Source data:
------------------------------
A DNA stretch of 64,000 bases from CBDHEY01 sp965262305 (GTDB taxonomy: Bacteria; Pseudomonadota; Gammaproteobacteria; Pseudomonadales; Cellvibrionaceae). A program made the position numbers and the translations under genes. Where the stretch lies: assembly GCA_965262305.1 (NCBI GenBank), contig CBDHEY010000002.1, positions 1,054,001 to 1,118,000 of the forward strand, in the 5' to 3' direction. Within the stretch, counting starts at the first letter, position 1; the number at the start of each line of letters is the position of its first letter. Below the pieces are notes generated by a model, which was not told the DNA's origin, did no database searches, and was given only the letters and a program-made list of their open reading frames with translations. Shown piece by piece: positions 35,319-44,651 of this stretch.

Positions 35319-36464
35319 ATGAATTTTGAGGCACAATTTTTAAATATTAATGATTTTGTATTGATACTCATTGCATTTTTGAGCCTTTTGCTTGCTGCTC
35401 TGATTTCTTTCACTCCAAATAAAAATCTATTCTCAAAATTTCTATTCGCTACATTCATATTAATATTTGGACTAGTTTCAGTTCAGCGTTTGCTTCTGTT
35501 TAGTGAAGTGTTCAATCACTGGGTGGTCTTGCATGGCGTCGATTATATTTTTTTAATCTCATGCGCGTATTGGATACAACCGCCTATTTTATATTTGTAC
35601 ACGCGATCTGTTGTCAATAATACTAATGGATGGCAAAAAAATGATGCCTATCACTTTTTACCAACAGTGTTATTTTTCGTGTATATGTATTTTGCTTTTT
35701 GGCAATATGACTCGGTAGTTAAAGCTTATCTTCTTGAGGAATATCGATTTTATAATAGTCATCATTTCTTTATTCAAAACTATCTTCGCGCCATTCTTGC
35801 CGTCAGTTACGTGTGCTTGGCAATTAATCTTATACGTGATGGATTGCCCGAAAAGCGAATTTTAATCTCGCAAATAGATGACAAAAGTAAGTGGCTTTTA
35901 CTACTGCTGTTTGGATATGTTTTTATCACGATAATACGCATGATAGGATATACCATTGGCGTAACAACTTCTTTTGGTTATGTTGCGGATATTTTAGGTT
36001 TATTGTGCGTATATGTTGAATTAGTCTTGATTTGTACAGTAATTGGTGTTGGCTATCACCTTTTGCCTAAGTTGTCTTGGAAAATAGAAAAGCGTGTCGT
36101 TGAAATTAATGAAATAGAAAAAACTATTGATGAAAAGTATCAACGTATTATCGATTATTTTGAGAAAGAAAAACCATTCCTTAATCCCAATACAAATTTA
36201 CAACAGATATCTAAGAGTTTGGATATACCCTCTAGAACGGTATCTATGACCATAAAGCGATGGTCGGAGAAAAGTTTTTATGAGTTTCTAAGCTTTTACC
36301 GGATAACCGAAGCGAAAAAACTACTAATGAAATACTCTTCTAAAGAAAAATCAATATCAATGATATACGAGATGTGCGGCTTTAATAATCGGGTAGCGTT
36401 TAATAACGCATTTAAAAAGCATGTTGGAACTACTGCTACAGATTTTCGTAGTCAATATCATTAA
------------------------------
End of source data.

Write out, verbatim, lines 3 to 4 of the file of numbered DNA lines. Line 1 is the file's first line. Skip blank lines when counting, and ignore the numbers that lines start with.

35319 ATGAATTTTGAGGCACAATTTTTAAATATTAATGATTTTGTATTGATACTCATTGCATTTTTGAGCCTTTTGCTTGCTGCTC
35401 TGATTTCTTTCACTCCAAATAAAAATCTATTCTCAAAATTTCTATTCGCTACATTCATATTAATATTTGGACTAGTTTCAGTTCAGCGTTTGCTTCTGTT